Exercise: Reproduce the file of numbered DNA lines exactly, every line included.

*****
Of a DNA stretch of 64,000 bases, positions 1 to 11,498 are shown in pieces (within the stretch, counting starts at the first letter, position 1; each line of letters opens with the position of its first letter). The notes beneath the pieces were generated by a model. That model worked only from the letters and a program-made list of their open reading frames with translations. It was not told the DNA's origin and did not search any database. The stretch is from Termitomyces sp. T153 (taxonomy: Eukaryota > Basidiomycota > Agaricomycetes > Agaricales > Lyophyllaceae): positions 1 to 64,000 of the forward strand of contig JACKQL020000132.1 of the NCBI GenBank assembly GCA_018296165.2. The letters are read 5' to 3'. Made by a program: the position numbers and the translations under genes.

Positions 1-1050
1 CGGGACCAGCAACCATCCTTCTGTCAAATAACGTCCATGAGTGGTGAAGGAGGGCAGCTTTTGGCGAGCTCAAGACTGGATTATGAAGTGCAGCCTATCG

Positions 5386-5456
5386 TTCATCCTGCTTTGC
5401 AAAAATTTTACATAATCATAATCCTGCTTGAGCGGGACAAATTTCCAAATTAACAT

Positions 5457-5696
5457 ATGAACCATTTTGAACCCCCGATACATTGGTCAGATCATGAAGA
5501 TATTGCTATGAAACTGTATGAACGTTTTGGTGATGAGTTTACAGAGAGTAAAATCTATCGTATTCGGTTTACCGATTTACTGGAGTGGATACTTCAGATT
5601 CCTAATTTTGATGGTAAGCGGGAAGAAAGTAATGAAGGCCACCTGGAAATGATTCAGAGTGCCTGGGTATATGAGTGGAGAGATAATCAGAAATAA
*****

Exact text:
Of a DNA stretch of 64,000 bases, positions 1 to 11,498 are shown in pieces (within the stretch, counting starts at the first letter, position 1; each line of letters opens with the position of its first letter). The notes beneath the pieces were generated by a model. That model worked only from the letters and a program-made list of their open reading frames with translations. It was not told the DNA's origin and did not search any database. The stretch is from Termitomyces sp. T153 (taxonomy: Eukaryota > Basidiomycota > Agaricomycetes > Agaricales > Lyophyllaceae): positions 1 to 64,000 of the forward strand of contig JACKQL020000132.1 of the NCBI GenBank assembly GCA_018296165.2. The letters are read 5' to 3'. Made by a program: the position numbers and the translations under genes.

Positions 1-1050
1 CGGGACCAGCAACCATCCTTCTGTCAAATAACGTCCATGAGTGGTGAAGGAGGGCAGCTTTTGGCGAGCTCAAGACTGGATTATGAAGTGCAGCCTATCG

Positions 5386-5456
5386 TTCATCCTGCTTTGC
5401 AAAAATTTTACATAATCATAATCCTGCTTGAGCGGGACAAATTTCCAAATTAACAT

Positions 5457-5696
5457 ATGAACCATTTTGAACCCCCGATACATTGGTCAGATCATGAAGA
5501 TATTGCTATGAAACTGTATGAACGTTTTGGTGATGAGTTTACAGAGAGTAAAATCTATCGTATTCGGTTTACCGATTTACTGGAGTGGATACTTCAGATT
5601 CCTAATTTTGATGGTAAGCGGGAAGAAAGTAATGAAGGCCACCTGGAAATGATTCAGAGTGCCTGGGTATATGAGTGGAGAGATAATCAGAAATAA